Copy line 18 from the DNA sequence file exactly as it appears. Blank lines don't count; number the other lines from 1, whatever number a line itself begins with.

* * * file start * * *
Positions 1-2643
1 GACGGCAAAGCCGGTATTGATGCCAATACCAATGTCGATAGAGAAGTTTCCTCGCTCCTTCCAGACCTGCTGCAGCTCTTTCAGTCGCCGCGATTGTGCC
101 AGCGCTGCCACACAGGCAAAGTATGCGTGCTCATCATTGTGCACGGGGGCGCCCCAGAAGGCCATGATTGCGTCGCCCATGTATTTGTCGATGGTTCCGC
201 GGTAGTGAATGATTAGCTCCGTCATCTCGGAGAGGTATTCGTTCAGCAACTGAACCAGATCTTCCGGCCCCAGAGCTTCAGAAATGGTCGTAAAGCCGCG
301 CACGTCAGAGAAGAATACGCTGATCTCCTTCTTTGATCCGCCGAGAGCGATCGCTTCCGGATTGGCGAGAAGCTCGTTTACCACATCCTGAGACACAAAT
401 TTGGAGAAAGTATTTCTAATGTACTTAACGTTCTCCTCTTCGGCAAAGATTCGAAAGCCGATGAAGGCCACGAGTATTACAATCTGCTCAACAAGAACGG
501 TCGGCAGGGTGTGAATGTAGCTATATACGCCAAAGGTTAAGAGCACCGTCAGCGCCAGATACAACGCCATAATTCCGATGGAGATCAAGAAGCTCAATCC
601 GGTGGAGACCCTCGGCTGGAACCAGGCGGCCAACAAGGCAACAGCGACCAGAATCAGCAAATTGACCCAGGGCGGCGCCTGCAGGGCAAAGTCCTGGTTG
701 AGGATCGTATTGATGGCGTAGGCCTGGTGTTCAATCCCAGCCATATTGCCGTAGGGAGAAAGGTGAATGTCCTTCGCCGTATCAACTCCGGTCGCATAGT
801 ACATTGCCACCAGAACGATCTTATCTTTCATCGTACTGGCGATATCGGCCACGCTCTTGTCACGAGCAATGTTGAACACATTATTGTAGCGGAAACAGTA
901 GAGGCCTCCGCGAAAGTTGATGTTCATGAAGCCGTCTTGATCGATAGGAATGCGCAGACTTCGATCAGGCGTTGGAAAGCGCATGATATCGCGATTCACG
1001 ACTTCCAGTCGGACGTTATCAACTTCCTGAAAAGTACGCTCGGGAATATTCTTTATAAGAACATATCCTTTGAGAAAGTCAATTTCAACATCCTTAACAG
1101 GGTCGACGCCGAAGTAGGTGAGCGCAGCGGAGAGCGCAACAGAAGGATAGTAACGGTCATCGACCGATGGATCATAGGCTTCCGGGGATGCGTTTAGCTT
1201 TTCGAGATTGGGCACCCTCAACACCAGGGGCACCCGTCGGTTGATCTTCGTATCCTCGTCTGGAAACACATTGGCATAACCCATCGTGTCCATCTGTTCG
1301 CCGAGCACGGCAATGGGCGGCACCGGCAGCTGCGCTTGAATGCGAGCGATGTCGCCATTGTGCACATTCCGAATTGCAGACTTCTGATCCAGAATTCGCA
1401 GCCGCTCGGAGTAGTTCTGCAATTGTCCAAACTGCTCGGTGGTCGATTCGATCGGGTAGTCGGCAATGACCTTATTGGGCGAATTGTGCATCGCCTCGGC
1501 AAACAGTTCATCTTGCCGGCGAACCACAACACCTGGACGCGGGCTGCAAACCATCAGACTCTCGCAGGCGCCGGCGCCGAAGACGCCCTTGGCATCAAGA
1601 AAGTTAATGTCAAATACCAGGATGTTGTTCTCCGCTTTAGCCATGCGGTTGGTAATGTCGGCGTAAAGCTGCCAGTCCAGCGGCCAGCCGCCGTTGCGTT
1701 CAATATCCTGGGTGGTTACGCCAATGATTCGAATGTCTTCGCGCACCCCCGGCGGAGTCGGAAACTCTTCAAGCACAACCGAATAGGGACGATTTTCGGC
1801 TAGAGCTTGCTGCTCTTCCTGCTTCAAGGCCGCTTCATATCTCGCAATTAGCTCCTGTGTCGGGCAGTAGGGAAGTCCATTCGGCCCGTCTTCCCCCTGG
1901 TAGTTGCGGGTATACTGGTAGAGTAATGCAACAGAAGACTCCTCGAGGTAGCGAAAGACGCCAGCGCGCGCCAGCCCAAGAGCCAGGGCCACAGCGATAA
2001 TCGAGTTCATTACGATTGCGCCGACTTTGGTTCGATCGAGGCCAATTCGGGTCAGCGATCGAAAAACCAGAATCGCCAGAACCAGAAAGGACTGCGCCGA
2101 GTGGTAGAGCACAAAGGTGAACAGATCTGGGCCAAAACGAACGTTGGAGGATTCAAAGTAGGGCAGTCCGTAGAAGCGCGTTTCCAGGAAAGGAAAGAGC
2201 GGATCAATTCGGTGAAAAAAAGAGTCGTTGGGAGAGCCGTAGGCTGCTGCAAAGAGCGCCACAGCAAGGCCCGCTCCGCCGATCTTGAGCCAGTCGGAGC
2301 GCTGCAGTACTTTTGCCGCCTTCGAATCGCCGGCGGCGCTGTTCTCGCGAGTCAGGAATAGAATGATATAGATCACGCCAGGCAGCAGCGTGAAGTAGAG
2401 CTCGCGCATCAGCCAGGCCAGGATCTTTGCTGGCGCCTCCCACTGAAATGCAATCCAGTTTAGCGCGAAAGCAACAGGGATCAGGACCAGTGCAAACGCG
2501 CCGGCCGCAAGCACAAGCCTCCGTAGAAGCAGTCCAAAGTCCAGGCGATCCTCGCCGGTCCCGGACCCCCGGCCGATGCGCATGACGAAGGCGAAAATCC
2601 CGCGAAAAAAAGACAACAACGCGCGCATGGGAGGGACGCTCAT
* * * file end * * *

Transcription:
1601 AAGTTAATGTCAAATACCAGGATGTTGTTCTCCGCTTTAGCCATGCGGTTGGTAATGTCGGCGTAAAGCTGCCAGTCCAGCGGCCAGCCGCCGTTGCGTT